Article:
THE HAGUE, Dec. 18 (Xinhua) -- The Organization for the Prohibition of Chemical Weapons (OPCW) on Wednesday called for contributions to a special fund for the destruction of Syria's chemical weapons.
The OPCW has set up a Syria Trust Fund to finance the destruction of chemical weapons by private parties outside Syria.
"According to the original rough estimate, we needed 35 to 40 million euros (48 to 55 million U.S. dollars) for that," OPCW spokesman Michael Luhan told Xinhua.
"But that is only for the pure destruction part, not for other parts like transport. It's difficult to make a total estimation. We have to decide case by case. Some private parties could also be paid directly by their national governments," said Luhan.
The balance of the trust fund currently stands at 9.8 million euros (13.5 million dollars). Contributions were received from several countries such as Germany, South Korea, Turkey and Britain.
"Given the significant amounts that will be needed, I call on all states parties to urgently consider contributing to the special trust fund to support the successful completion of this major task that lies ahead of us," head of the OPCW Ahmet Uzumcu said in a statement to the OPCW executive council on Tuesday.
Denmark and Norway will provide vessels and military escorts for the maritime transportation of the chemicals in Syria, and subsequently for the transportation of chemicals that are to be disposed of at commercial facilities. Finland, the United States, Russia and China also pledged help.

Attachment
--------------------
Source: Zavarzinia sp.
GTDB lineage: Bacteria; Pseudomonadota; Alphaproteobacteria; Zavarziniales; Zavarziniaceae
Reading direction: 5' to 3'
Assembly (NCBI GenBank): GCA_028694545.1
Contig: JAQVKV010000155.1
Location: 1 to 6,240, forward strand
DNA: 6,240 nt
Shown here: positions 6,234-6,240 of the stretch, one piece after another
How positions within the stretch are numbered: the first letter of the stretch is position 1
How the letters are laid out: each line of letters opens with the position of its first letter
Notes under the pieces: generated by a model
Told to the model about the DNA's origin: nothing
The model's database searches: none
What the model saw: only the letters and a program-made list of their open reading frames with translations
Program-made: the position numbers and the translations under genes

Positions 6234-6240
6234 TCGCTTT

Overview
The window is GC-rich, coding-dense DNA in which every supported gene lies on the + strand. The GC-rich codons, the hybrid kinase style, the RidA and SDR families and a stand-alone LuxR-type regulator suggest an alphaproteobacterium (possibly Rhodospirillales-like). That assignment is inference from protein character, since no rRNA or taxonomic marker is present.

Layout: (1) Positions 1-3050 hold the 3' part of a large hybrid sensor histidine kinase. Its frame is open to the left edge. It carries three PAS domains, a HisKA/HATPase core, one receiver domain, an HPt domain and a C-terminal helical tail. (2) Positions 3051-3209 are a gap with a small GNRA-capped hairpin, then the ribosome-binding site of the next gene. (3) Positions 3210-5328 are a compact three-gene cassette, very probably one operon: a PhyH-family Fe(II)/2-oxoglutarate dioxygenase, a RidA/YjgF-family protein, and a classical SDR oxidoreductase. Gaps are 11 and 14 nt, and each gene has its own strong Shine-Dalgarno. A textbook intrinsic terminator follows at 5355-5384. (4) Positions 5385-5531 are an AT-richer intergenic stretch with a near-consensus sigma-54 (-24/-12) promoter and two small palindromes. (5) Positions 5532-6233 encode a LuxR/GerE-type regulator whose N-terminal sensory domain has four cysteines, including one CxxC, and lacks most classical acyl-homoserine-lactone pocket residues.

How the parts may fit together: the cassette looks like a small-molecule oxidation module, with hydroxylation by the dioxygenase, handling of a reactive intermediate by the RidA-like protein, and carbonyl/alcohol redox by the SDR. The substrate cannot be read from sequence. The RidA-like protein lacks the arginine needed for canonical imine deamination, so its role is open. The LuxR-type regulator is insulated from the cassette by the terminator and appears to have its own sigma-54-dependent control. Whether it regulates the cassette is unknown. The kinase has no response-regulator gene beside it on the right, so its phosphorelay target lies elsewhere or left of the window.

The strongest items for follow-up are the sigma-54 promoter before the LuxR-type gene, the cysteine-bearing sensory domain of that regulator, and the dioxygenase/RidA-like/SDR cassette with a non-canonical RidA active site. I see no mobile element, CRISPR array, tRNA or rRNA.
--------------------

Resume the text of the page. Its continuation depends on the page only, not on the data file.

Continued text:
Not all chemicals will be destructed by private parties. The United States will provide facilities and pay for the neutralization of priority chemicals, the most toxic chemicals, aboard of one of its own vessels at sea.
Uzumcu on Tuesday submitted a plan for the destruction of Syria's chemical weapons outside the country that aims to meet a deadline to dispose of the priority chemicals by March 31, 2014, and other commodity chemicals by June 30, 2014.
Uzumcu cautioned that schedules were disrupted by a combination of security concerns, clearance procedures in international transit, and even inclement weather conditions, warning of possibilities of delays.
According to a timeline agreed upon earlier, the stockpiles should be removed by the end of this year. The deadline is set to be missed.